John Muir Pollinator Way

The John Muir Pollinator Way is Scotland’s first B-Line! This inspirational landscape scale project is creating and enhancing habitat for pollinators along the entire route of the John Muir Way.

The John Muir Way stretches 134 miles across Scotland, running from the birthplace of John Muir in Dunbar on the east coast all the way to Helensburgh in the west. This network of good quality pathways includes cycleways, canals and even disused railways and passes through nine different local authority areas.

The John Muir Pollinator May has created a ‘B-Lines’ opportunity map that follows the route of the John Muir Way across Scotland, as well as 3km either side of the route. This map has identified where wildflower forage and nesting habitats for pollinators and other wildlife can be created, enhanced and managed along the John Muir Way including on school grounds, golf courses, cemeteries and public parks.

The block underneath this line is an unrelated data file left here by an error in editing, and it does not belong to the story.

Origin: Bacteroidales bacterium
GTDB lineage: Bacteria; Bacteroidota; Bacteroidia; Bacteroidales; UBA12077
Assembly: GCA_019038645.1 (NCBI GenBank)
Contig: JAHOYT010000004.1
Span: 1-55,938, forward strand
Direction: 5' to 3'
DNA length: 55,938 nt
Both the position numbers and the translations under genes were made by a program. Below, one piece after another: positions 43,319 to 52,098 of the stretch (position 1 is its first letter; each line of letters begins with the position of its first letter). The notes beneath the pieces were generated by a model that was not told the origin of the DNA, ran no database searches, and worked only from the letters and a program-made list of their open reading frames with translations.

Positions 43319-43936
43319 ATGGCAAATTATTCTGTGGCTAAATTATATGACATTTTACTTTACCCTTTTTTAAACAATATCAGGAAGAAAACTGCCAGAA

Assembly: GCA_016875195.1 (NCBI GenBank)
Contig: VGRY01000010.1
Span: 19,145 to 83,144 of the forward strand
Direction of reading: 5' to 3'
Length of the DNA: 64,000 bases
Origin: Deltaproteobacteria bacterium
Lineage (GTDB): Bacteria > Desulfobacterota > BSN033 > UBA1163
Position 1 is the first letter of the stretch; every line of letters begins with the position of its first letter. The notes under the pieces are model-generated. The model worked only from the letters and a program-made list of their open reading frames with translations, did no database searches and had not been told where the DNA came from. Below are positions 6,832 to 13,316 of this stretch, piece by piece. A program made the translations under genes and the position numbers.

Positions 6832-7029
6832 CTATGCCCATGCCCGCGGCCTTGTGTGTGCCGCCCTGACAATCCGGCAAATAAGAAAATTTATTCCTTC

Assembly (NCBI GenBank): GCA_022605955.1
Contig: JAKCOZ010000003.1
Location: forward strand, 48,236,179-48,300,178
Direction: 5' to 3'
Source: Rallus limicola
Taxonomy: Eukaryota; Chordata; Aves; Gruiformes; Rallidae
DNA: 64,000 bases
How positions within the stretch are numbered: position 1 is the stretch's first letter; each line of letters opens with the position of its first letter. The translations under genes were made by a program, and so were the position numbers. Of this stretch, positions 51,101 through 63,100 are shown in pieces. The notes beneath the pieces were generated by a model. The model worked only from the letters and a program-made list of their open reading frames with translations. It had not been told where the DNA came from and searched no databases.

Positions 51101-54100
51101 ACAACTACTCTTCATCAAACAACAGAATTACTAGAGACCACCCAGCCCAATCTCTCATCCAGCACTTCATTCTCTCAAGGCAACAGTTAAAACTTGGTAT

Through this initial mapping exercise, we have engaged with local communities and other organisations and the local authorities that the route passes through to identify initial stretches along the John Muir Way where wildflower meadow creation will provide the biggest benefits to their community. Working in partnership with the Central Scotland Green Network Trust and with funding from Greggs Foundation, in 2017 we transformed parks in East Dunbartonshire, North Lanarkshire, Falkirk, West Lothian and Edinburgh.

Further funding from Scottish Government and partnership working with CSGNT will create an additional 25 pollinator hotspots along the route in 2018/2019.

These new connected habitats are already improving sites for pollinators in the Central Scotland Green Belt allowing them to be more resilient to climate change and habitat loss in our ever changing world.

The establishment of these connected habitats will also provide a nature rich experience for walkers and cyclists, and improve local green spaces and enhance green infrastructure for some of Scotland’s most deprived communities.

Do you live, work or manage land along the John Muir Way or are you part of a community group or school?

We’d love to hear about any opportunities for developing pollinator habitat and if you are already doing things please add them to our B-Lines map.